Prior to the 2014 election the leader of the Social Democrats, Stefan Lofven, had said that his party did "not intend to make any such decision" to decommission existing nuclear reactors.

However, Gustav Fridolin, one of the Green Party's two leaders had said "Our demand is that at least two reactors are decommissioned during the next legislature."

Rising said:

"It appears that Swedish nuclear policy is being set by a party that only gathered 6.8% of the vote, a share that had declined since the election in 2010. It is a policy that is out of touch with the majority of political parties in Sweden and out of touch with the views of the majority of the Swedish people."

Background Information available 

Sweden Faces Future Without Nuclear; World Nuclear News 1 October 2014: http://www.world-nuclear-news.org/NP-Sweden-faces-future-without-nuclear-01101401.html

http://www.worldenergy.org/wp-content/uploads/2013/09/2013-Energy-Sustainability-Index-VOL-2.pdf

 

First reactor safety approval is good news for Japan

17 July 2014 

A draft decision from the Nuclear Regulatory Authority that Sendai units 1 and 2 meet Japan’s new safety standards is a big step forward for the country as it heads towards restarting its fleet of 48 nuclear reactors.  

The country has had to wait a long time for the first approval to come. Japanese reactors have mostly stood idle since operators took them offline following the Fukushima accident of March 2011 to allow for a major overhaul of the country’s regulatory system. The extra money spent on fossil fuel imports to cover this has amounted to ¥ 3 - 4 trillion per year ($30 - 40 billion) according to government estimates. Yesterday’s announcement is welcome evidence that the new regulatory structure is in fact working, and that a greater level of safety has been introduced. WNA hopes that similar decisions will soon be arrived at for all of Japan’s reactors.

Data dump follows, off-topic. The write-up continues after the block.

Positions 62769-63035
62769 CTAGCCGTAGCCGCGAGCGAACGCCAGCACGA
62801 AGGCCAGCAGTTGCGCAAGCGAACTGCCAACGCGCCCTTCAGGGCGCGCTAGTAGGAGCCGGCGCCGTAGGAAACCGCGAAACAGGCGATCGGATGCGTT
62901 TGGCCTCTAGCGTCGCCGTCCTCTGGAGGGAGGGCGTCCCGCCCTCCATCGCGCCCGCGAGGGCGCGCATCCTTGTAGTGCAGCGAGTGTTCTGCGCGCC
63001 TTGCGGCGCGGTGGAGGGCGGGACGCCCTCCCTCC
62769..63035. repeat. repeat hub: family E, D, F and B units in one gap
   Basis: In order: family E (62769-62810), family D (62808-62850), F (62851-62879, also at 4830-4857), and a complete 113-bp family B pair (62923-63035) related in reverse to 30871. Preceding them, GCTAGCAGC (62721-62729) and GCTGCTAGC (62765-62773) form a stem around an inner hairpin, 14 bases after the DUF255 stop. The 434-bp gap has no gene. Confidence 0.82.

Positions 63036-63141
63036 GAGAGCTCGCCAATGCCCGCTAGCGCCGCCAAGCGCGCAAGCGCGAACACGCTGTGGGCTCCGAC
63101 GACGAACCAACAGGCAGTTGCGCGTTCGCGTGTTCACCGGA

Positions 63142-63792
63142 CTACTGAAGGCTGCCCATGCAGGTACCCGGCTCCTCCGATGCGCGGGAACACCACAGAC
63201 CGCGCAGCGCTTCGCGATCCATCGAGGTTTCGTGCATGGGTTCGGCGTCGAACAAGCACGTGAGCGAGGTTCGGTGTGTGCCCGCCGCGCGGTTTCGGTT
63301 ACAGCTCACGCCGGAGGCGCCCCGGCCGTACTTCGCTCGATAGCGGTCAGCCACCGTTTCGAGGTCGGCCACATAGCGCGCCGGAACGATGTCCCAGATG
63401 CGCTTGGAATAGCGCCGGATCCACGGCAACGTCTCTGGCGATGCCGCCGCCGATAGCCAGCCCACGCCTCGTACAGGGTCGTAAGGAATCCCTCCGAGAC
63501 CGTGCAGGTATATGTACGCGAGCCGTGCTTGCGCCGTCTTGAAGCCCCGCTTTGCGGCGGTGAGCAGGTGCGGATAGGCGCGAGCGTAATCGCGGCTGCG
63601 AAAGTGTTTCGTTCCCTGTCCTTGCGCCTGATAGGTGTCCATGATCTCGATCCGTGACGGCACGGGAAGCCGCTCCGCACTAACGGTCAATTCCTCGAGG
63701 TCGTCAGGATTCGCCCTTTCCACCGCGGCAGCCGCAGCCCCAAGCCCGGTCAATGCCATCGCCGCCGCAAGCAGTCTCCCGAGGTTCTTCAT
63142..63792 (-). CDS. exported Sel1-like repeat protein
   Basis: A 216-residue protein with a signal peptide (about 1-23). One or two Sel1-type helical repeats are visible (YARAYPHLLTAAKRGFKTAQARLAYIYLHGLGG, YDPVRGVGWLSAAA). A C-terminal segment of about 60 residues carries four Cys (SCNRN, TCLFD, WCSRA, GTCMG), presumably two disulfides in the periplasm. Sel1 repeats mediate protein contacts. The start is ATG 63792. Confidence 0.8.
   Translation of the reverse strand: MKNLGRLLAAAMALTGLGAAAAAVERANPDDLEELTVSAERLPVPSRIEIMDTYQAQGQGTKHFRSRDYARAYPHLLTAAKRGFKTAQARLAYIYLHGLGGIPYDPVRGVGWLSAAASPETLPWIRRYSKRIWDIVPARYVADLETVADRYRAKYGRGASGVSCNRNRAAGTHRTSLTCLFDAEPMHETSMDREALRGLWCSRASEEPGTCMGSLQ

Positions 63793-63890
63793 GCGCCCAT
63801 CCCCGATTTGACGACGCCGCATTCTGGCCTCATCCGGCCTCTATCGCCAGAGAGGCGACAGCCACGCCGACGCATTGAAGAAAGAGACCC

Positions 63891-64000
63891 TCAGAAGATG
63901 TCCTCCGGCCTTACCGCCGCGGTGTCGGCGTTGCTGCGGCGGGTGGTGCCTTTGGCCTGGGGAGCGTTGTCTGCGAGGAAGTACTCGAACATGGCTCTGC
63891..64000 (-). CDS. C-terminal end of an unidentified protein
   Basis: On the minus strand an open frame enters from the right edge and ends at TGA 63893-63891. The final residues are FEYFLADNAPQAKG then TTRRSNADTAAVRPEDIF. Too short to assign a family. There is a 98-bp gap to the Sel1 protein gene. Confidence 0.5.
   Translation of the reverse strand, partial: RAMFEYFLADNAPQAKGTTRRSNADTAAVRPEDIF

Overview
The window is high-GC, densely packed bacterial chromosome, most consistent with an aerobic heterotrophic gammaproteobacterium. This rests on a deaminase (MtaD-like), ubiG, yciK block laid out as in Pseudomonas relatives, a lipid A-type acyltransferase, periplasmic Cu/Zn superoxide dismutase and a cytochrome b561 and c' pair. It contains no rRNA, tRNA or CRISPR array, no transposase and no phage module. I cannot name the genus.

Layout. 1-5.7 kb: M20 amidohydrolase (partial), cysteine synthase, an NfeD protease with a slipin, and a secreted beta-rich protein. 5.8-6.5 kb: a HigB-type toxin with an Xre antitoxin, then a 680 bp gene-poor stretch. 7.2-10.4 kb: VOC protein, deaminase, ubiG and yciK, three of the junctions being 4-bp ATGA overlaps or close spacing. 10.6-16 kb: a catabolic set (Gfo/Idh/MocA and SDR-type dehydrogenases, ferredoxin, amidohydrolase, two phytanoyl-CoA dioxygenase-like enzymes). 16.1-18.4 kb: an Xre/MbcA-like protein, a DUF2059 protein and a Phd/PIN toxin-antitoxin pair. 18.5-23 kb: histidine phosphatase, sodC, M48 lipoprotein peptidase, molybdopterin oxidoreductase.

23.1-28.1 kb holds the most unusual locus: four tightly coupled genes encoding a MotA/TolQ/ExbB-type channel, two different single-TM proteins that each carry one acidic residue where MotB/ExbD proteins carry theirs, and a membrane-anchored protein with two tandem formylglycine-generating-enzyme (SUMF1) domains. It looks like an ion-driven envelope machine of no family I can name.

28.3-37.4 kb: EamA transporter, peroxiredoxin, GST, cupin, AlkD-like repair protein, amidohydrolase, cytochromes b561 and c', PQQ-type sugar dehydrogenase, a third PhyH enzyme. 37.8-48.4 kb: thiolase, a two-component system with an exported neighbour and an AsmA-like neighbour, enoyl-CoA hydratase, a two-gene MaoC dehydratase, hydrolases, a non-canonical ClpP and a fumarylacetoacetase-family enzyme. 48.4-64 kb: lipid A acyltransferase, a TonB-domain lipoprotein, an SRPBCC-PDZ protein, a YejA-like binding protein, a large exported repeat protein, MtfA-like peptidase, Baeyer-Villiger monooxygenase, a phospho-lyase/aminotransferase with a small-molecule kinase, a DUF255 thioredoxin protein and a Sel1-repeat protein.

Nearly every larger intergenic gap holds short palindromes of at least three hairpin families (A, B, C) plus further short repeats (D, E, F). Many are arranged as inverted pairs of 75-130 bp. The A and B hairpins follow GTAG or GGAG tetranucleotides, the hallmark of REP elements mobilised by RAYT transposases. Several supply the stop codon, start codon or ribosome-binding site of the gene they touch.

It is very important for Japan to restart its nuclear reactors, both for economic but also health and environmental reasons. Japan’s nuclear power plants help keep the air clean by preventing the emission of harmful atmospheric pollutants and greenhouse gases. Restarting them is perhaps the single most important step that can be taken at this time to help keep the world within 2 °C of warming.

In Financial Year 2010 Japan’s nuclear reactors produced 271 TWh of electricity, an amount almost precisely equal to that produced by all of the EU’s wind and solar sources in 2012 (273.4 TWh). The reactor shutdown has resulted in additional emissions of over 100 million tonnes of CO2 per year.

 

The World Nuclear Association is the trade body that represents the global nuclear industry. Its mission is to promote a wider understanding of nuclear energy among the public, politicians and decision makers; to provide trustworthy, comprehensive and easy to access information and enable industry cooperation on economic, environmental and safety issues.

Contact: David Hess +44 (0) 20 7451 1543 or press@world-nuclear.org

 

WNA welcomes UK and China's nuclear energy cooperation agreement

17 June 2014 

Agreement will help address climate change and support businesses in the global nuclear industry  

The World Nuclear Association welcomes today’s announcement of deeper cooperation between the governments of China and the UK on nuclear energy and climate change.

WNA Director General Agneta Rising said:

“Nuclear energy supplies clean, affordable and reliable electricity. This agreement will help the development of nuclear energy in both the UK and China, promoting investment and support businesses in the global nuclear industry for decades to come.”

The announcement today will help ensure that nuclear energy will continue to make a valuable contribution to diversifying the UK’s electricity mix and support the UK in meeting its long term climate change goals.

The announcement will also promote the development of nuclear energy in China by drawing on the resources of UK industry. China aims to supply 150 gigawatts of electricity from nuclear energy by 2030 as part of its efforts to cut air pollution and greenhouse gas emissions.

The World Nuclear Association is the trade body that represents the global nuclear industry. Its mission is to promote a wider understanding of nuclear energy among the public, politicians and decision makers; to provide trustworthy, comprehensive and easy to access information and enable industry cooperation on economic, environmental and safety issues.

Contact:+44 (0) 20 7451 1536 or press@world-nuclear.org

UK Investment Contract for Hinkley Point C New Nuclear Power Station